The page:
Thomas Vernier ’17 and Alex Min ’17, members of the tennis team, explained that when they started wearing sweatpants to class as finals week approached, “People cut you some slack because you’re an athlete.” Clothing that might be considered inappropriate for NARPs is acceptable on athletes because of their supposedly functional relationship with that clothing. Being on a team transforms the athlete’s relationship to social space. Clothing often reflects this relationship, which is not only discernable to them, but also to the larger Swarthmore community.
Sipperly’s reservations about the appropriation of the pinney weren’t about the context the pinnies were being worn in, but about the people who were wearing them. The relationship between the practical and social use of athletic clothing for athletes is fluid and distinct from that of NARPs, who can never earn this clothing through skill. NARPs’ exclusion from this type of visual expression has ambiguous meaning for the Swarthmore community as a whole.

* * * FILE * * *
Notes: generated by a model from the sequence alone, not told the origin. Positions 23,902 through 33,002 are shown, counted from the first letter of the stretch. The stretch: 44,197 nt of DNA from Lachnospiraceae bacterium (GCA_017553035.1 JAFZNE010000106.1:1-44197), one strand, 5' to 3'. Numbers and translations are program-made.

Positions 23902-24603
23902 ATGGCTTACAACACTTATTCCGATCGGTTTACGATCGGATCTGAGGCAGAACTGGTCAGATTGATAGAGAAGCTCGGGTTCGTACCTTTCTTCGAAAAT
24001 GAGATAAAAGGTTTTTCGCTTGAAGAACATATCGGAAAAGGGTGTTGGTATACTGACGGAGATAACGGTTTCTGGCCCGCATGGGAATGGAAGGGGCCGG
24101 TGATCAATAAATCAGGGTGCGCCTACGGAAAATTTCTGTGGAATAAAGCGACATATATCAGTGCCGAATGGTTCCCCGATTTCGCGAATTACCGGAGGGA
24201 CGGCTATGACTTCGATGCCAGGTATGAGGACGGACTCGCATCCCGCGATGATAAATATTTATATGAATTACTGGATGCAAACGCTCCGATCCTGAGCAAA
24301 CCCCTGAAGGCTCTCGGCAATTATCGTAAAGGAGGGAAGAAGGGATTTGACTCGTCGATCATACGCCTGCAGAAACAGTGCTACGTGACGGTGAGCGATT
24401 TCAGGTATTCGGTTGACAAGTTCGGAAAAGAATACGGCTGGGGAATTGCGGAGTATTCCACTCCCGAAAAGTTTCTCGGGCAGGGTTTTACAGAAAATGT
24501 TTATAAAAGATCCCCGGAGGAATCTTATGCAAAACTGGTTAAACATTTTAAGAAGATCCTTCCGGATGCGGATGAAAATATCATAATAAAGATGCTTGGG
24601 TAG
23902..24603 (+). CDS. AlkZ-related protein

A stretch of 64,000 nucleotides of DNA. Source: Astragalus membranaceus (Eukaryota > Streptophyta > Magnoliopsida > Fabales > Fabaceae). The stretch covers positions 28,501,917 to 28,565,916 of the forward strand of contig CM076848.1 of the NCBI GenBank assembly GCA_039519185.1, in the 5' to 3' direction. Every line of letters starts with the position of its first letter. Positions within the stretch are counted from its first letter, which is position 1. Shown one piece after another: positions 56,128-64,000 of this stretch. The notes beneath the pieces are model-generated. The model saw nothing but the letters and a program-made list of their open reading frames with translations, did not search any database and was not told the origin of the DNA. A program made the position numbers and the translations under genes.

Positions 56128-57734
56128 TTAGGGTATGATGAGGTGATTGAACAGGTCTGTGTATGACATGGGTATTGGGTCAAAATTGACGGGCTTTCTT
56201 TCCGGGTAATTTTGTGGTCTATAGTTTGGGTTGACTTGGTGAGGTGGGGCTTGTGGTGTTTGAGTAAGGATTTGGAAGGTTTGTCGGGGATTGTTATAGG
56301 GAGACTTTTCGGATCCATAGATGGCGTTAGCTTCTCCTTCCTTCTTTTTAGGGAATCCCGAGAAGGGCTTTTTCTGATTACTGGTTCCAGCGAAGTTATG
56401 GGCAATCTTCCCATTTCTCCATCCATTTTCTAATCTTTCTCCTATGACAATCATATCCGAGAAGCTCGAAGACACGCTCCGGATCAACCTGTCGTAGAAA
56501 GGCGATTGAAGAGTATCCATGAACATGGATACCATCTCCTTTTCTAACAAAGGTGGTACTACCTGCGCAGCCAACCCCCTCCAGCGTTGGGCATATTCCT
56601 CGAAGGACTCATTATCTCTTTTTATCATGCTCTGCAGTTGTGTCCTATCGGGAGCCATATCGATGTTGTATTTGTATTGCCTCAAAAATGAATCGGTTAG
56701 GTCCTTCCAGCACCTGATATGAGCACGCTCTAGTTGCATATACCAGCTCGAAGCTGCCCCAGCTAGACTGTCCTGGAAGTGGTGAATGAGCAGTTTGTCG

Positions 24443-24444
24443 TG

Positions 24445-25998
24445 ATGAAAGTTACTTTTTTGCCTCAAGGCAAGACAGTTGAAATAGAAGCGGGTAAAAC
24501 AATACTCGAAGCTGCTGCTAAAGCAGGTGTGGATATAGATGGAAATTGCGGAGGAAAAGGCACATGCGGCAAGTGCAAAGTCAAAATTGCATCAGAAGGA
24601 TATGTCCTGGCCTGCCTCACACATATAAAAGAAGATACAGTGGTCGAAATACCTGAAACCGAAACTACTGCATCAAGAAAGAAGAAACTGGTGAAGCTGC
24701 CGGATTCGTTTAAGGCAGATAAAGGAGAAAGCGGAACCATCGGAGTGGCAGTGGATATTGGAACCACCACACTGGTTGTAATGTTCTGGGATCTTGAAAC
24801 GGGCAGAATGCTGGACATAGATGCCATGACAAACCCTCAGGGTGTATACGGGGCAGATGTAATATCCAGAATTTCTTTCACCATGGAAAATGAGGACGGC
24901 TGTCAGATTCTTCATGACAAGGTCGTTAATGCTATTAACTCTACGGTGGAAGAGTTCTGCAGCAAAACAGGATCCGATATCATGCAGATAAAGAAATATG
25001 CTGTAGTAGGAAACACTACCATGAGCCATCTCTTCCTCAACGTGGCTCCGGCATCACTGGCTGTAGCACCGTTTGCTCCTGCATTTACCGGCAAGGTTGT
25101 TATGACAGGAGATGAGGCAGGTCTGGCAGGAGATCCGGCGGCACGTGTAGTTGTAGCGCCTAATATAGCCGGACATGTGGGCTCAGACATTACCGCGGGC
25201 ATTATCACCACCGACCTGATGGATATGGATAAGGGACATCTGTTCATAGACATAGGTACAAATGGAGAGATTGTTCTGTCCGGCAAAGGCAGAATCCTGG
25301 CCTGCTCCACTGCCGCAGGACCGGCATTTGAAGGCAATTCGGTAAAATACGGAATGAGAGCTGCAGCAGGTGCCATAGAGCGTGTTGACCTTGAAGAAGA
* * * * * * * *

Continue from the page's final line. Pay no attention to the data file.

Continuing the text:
Ben Mercado ’14, a Swarthmore squash player, does not present as an athlete; he is typically dressed in what he described as a juxtaposition of casual clothing, which is sometimes sportswear, and formalwear. This synthesis of casual and formal aesthetic, he says, reinterprets the function and meanings of those seemingly incompatible clothing items and aesthetics.
What differentiates Mercado’s sport, and perhaps Mercado’s style, is that squash is a club sport, not a varsity sport. He had never played squash before coming to Swarthmore, and still spends the majority of his time outside the team. The lighter claims that club teams place on athletes’ time, and the athletes’ typically shorter history with the sport, reflect in many instances a looser association with the athletic community and aesthetic.